Many students with autism leave high school without the preparation and connections needed to achieve independence and engage meaningfully in their communities. A major barrier to independent functioning is untreated psychiatric conditions. Most individuals with autism transitioning to adulthood struggle with mental health problems, yet traditional mental health services generally do not meet their needs.
The study team interviewed 22 adults with autism, 44 community mental health clinicians, and 11 community mental health agency leaders to explore ways to improve community mental health centers as treatment options for adults with autism and co-occurring psychiatric conditions. Participants identified clinician, client, and systems-level barriers related to providing quality mental healthcare to adults with autism. Most of the reported barriers involved clinicians’ limited knowledge, lack of experience, poor competence, and low confidence working with adults with autism. All three stakeholder groups also discussed the problematic disconnect between the mental health and developmental disabilities systems, which can result in adults with autism being turned away from mental health services.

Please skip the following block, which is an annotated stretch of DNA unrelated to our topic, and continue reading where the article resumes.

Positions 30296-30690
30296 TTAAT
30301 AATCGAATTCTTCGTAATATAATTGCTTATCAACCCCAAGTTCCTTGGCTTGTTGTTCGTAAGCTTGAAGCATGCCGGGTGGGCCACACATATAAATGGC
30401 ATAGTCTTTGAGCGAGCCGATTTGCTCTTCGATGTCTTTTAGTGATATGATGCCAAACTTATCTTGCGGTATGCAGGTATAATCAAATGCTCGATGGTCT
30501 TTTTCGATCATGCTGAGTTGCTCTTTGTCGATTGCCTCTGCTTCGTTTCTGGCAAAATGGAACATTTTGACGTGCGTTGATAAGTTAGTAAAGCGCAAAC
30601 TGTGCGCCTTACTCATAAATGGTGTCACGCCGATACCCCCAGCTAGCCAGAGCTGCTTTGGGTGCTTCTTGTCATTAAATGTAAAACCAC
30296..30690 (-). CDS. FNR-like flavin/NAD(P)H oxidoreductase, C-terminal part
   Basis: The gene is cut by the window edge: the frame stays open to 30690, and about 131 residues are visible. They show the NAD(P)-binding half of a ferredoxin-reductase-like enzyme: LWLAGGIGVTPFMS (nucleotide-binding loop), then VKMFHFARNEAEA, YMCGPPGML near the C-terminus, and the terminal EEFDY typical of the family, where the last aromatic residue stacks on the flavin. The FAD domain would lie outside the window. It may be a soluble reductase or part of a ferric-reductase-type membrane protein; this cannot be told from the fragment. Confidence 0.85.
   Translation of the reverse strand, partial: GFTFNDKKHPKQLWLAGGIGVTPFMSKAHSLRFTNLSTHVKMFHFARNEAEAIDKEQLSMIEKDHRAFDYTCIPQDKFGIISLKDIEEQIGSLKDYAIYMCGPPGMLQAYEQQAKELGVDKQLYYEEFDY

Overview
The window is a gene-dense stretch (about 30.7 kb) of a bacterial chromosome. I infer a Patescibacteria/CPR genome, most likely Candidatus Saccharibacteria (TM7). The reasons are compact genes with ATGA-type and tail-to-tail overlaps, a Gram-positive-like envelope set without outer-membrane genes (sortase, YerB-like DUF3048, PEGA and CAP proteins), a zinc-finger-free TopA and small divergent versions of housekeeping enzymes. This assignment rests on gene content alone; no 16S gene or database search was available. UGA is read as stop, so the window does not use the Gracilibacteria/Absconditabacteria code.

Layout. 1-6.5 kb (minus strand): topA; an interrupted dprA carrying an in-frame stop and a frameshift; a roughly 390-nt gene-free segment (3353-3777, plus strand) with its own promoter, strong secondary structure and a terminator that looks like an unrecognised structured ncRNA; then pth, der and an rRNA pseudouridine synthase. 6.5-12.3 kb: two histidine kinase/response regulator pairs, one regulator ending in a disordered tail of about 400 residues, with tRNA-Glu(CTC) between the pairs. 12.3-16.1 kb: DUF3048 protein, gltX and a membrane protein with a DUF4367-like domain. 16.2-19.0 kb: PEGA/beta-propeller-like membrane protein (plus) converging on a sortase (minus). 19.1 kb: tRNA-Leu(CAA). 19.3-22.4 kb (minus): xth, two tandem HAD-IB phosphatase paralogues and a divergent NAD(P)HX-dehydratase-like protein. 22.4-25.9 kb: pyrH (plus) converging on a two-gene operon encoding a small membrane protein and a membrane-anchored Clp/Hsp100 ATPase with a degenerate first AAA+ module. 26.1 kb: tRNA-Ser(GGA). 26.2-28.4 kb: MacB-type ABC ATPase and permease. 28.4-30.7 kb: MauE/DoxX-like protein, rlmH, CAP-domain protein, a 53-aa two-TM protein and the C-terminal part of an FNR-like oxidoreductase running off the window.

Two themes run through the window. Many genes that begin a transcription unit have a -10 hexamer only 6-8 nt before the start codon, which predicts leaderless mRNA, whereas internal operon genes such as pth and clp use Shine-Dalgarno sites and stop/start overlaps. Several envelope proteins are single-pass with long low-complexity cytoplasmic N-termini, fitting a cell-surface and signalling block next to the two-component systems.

The presenter will discuss future efforts to train clinicians to work more effectively with adults with autism and to increase coordination between the mental health and developmental disabilities systems.
NOTE: 1.5 APA CEUs available (can also be used for SW)
Brenna Maddox, PhD, is a licensed clinical psychologist and postdoctoral research fellow at the Penn Center for Mental Health. Dr. Maddox’s clinical work and research program focus on the assessment and treatment of commonly co-occurring difficulties within autism, such as anxiety and depression. Her postdoctoral research, under the mentorship of Dr. David Mandell, focuses on improving community mental health services for adults with autism.